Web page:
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Latin: A Linguistic Introduction

By Renato Oniga and Norma Shifano

Applies the principles of contemporary linguistics to the study of Latin and provides clear explanations of grammatical rules alongside diagrams to illustrate complex structures.


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The Ancient Language, and the Dialect of Cornwall, with an Enlarged Glossary of Cornish Provincial Words

By Frederick W.P. Jago

Containing around 3,700 dialect words from both Cornish and English,, this glossary was published in 1882 by Frederick W. P. Jago (1817–92) in an effort to describe and preserve the dialect as it too declined and it is an invaluable record of a disappearing dialect and way of life.


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Linguistic Bibliography for the Year 2013

The Linguistic Bibliography is by far the most comprehensive bibliographic reference work in the field. This volume contains up-to-date and extensive indexes of names, languages, and subjects.


Academic Paper


Title: Answering hard questions: Wh-movement across dialects and disorder
Author: Jill de Villiers
Institution: Smith College
Author: Thomas Roeper
Email: click here to access email
Homepage: http://www.umass.edu/linguist/faculty/roeper.html
Institution: University of Massachusetts
Author: Linda Bland-Stewart
Institution: George Washington University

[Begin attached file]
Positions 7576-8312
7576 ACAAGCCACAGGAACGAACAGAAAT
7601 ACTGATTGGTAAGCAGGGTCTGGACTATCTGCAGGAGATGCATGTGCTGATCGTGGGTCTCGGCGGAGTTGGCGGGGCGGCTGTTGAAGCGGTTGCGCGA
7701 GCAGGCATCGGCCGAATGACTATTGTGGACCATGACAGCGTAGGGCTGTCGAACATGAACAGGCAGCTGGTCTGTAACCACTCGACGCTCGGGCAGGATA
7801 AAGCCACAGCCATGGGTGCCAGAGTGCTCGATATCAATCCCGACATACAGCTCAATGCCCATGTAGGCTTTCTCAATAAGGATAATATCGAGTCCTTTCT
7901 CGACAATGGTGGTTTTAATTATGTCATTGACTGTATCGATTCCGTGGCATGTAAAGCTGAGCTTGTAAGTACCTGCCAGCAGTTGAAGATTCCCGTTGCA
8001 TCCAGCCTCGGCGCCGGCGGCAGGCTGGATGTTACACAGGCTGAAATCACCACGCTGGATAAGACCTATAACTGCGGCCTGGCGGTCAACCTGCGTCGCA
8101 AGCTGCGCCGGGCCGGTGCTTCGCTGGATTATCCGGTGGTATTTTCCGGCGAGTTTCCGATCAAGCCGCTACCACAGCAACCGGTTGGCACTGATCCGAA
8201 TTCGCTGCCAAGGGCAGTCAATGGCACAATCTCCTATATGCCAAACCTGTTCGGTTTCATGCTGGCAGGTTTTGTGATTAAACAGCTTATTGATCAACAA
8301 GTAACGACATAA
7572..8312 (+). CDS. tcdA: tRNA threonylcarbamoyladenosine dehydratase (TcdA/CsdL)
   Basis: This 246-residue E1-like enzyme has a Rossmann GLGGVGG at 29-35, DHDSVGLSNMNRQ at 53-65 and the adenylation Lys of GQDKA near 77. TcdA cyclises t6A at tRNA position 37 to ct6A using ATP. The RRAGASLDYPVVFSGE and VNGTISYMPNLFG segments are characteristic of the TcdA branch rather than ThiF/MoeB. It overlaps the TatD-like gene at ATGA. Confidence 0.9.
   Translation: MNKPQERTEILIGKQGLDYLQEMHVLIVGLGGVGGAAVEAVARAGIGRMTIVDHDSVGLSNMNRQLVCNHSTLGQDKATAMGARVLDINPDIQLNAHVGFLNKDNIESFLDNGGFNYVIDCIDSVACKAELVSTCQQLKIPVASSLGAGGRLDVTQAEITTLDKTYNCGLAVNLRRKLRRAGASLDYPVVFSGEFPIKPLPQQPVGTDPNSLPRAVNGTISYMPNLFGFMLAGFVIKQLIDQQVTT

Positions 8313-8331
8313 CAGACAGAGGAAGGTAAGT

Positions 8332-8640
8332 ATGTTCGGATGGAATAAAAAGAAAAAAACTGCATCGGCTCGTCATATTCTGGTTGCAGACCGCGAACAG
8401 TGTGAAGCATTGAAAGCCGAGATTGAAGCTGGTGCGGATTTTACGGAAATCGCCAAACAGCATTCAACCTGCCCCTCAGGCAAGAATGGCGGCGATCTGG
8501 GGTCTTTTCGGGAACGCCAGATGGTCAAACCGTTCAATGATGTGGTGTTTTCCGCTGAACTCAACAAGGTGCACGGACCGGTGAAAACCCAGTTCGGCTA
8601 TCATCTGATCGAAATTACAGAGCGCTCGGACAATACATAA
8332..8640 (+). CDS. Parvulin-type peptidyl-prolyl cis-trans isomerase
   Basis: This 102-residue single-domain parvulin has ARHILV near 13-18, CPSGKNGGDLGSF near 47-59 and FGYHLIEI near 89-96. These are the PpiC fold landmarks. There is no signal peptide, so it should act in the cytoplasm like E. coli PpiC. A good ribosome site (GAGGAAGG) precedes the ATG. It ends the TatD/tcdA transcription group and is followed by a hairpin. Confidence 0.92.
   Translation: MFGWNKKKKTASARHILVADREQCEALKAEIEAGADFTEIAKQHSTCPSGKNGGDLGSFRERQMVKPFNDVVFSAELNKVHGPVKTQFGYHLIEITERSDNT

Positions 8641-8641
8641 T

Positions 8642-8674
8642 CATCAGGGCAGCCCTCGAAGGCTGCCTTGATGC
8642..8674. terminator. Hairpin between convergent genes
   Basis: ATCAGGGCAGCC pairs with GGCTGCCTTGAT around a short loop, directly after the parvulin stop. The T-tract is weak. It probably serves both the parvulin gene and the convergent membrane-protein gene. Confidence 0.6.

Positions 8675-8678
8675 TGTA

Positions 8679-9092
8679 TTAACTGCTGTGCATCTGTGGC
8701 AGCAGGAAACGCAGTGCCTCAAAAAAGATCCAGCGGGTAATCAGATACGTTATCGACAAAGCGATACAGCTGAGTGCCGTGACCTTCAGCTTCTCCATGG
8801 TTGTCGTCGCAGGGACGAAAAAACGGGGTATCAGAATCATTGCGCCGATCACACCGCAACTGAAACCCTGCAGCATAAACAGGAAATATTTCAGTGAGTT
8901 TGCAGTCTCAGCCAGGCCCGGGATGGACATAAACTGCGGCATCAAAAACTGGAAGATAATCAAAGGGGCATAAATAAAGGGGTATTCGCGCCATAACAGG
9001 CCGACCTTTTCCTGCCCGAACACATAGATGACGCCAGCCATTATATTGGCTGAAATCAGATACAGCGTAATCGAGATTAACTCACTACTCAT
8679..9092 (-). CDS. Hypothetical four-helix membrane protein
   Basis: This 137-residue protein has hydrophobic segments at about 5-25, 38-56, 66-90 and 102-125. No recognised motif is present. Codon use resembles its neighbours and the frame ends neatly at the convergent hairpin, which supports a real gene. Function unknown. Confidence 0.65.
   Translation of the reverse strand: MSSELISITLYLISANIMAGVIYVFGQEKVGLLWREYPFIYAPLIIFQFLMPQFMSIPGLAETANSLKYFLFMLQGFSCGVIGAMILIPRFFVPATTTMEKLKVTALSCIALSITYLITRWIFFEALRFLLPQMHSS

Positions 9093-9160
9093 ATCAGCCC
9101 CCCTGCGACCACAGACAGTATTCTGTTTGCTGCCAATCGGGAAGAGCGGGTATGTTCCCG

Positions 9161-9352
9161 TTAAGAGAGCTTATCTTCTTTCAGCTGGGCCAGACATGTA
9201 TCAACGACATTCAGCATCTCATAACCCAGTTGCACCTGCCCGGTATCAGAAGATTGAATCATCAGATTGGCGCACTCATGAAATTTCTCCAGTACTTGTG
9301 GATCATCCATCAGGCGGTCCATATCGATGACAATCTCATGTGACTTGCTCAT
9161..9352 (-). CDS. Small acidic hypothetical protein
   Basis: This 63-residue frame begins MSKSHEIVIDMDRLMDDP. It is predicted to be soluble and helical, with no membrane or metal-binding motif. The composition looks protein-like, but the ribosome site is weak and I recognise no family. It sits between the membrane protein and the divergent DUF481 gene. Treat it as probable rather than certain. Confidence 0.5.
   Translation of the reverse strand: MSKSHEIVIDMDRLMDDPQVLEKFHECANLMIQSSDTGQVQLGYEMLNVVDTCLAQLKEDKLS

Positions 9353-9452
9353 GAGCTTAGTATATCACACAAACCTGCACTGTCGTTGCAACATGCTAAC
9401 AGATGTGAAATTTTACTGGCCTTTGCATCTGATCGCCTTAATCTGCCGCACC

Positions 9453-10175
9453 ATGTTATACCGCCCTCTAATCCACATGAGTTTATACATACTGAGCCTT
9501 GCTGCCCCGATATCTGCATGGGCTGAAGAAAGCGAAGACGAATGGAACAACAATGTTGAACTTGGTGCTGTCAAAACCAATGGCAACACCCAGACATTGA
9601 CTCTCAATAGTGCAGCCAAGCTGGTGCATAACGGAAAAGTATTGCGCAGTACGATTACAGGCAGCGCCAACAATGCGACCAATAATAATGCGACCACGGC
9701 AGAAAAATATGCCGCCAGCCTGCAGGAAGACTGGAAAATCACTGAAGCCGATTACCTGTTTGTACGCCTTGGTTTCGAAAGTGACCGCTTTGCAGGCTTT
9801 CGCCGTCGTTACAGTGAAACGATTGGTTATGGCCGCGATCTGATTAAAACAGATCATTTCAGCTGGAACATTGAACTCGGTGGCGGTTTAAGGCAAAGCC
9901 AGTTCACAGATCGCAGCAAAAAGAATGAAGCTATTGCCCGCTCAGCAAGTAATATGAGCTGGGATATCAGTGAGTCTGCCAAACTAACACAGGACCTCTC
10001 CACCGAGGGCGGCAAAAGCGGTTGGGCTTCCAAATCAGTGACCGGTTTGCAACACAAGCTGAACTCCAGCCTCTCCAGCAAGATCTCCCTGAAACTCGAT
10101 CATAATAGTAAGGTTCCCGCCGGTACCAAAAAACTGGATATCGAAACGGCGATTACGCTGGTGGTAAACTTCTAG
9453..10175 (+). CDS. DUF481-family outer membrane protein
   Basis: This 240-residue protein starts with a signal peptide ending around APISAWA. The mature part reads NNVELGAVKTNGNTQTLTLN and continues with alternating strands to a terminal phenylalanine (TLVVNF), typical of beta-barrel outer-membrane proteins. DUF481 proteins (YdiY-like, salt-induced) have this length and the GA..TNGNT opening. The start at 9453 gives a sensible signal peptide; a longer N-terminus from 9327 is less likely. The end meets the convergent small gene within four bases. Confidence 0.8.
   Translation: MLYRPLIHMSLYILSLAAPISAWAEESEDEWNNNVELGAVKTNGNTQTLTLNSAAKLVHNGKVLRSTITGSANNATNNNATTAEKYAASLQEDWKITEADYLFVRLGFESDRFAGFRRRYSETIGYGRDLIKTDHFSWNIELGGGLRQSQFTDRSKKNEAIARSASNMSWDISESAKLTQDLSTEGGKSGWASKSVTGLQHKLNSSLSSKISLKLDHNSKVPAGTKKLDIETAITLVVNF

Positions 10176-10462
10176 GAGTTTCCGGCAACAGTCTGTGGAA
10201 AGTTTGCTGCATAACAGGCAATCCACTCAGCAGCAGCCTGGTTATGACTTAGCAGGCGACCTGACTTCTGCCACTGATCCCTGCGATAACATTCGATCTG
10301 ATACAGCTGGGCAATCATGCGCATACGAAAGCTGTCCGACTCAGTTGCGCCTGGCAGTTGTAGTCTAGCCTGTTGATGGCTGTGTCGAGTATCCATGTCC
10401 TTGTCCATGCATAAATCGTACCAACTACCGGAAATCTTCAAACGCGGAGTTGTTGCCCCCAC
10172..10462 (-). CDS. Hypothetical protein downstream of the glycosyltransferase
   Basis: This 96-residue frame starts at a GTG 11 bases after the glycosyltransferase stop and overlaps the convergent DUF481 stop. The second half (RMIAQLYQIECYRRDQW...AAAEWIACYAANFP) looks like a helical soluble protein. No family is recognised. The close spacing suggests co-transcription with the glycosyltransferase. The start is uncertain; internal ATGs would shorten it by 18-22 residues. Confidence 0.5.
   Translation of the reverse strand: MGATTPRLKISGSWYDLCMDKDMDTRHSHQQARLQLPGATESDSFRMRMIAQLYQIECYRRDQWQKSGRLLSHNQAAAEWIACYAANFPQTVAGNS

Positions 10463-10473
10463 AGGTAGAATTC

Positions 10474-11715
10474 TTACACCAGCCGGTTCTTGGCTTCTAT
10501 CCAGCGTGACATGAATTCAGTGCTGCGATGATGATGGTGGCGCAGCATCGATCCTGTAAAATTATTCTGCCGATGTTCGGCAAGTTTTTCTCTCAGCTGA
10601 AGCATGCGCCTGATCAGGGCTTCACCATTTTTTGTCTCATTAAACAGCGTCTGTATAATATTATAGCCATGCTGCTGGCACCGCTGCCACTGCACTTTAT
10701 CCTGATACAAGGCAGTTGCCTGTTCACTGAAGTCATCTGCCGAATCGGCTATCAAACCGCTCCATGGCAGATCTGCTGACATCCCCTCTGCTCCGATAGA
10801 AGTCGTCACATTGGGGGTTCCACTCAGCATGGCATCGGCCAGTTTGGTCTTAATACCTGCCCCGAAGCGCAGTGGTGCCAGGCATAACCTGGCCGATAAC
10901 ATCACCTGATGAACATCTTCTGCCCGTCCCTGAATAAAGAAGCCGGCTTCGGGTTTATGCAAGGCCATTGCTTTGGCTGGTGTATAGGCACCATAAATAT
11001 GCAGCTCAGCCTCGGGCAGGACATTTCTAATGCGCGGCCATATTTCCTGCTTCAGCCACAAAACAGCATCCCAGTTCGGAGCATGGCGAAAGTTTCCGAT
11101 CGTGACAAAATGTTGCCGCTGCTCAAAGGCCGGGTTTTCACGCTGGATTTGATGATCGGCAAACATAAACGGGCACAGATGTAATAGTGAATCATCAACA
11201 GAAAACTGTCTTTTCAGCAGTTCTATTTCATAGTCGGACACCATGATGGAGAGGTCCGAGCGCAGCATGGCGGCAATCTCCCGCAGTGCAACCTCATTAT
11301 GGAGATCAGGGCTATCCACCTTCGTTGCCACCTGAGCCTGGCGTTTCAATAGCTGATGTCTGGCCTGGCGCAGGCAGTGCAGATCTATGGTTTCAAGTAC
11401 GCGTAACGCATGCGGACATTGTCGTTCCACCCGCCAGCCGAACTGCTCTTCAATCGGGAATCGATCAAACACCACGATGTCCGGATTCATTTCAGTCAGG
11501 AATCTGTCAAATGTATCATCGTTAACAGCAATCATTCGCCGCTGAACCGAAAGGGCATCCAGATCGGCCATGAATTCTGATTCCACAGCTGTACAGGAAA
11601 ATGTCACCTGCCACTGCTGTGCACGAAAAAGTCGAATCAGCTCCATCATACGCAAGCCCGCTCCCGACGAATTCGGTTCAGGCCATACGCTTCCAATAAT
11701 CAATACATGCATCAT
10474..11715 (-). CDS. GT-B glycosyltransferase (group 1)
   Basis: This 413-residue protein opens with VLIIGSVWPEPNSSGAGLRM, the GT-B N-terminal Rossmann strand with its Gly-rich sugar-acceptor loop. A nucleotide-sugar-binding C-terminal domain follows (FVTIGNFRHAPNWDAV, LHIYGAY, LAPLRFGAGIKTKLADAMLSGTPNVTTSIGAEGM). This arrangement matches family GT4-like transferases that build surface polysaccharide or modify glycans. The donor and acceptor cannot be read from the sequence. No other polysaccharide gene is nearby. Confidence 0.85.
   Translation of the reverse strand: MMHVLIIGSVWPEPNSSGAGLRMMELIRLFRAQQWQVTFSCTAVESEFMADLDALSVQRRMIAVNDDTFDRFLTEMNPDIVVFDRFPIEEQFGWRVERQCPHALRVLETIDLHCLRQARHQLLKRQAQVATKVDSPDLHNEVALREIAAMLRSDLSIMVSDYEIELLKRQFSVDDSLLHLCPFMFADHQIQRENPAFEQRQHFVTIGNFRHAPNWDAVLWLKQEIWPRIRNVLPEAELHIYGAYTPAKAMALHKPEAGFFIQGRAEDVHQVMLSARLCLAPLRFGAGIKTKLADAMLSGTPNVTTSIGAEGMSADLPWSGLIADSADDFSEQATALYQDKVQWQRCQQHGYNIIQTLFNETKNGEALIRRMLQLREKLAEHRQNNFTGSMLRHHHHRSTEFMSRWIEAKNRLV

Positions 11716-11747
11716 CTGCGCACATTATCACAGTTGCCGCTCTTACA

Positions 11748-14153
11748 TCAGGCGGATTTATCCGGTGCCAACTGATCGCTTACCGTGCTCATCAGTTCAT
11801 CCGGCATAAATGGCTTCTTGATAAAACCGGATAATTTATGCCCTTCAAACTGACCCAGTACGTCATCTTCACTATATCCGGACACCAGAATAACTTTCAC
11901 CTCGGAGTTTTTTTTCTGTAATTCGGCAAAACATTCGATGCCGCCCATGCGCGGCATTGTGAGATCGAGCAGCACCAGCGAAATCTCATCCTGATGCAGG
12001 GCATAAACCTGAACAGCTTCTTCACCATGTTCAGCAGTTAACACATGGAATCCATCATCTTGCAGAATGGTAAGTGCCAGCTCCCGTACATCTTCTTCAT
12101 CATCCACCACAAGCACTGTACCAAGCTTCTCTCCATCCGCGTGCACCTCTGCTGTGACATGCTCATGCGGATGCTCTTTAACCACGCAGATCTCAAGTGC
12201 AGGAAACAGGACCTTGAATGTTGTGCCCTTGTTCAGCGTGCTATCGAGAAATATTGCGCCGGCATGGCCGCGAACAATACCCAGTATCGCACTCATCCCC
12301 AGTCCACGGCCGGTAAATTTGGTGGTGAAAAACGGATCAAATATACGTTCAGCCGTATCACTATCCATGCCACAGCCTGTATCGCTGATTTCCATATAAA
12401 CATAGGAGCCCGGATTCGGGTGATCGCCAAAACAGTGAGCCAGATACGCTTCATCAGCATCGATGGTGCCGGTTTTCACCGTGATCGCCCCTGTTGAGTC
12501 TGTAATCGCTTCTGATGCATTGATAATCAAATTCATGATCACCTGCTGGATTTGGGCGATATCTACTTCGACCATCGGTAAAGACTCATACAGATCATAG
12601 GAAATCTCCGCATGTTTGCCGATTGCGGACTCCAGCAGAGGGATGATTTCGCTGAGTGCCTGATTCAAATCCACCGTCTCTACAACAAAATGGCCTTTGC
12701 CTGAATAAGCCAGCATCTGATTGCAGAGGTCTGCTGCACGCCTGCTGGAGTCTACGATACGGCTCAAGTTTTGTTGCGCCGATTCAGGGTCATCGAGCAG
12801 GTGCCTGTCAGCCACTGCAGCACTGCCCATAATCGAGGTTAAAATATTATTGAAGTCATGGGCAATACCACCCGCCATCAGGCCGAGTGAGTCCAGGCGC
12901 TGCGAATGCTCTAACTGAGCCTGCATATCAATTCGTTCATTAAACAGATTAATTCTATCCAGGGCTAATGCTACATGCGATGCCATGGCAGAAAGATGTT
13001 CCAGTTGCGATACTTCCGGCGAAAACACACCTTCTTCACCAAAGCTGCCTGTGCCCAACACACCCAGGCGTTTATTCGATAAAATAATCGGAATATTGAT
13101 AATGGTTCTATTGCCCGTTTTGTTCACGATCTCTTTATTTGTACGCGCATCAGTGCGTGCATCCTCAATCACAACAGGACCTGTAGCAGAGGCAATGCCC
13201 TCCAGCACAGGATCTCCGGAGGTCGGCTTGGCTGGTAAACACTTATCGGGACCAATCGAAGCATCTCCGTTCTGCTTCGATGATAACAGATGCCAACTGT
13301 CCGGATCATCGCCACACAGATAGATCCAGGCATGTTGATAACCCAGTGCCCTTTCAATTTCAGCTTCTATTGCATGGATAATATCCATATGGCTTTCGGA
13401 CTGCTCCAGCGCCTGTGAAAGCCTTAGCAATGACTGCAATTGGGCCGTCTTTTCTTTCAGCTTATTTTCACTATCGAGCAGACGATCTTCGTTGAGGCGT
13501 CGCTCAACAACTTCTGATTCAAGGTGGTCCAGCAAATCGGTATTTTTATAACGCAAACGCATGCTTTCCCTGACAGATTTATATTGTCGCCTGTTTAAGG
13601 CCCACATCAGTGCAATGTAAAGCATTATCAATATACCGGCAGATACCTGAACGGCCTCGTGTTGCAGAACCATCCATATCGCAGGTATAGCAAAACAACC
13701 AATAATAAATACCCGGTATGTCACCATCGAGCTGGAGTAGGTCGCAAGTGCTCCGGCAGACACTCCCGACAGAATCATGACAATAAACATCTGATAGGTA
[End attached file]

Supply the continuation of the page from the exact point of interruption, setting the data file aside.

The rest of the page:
Author: Barbara Zurer Pearson
Email: click here to access email
Homepage: http://www.umass.edu/aae/bp_indexold.htm
Institution: University of Massachusetts at Amherst
Linguistic Field: Psycholinguistics; Sociolinguistics
Subject Language: English
Abstract: A large-scale study of complex wh-questions with 1,000 subjects aged 4–9 years is reported. The subjects' dialects were Mainstream American English or African American English, and approximately one-third were language impaired. The study examined when children permit long distance wh-movement, and when they respect a variety of syntactic barriers to movement. Thirteen different structures were compared, and the results suggest that typically developing children and disordered children at all the ages studied are capable of long-distance movement and obedience to abstract barriers. In no case was dialect a significant factor in the children's linguistic performance on these tasks.

CUP at LINGUIST

This article appears in Applied Psycholinguistics Vol. 29, Issue 1, which you can read on Cambridge's site or on LINGUIST .



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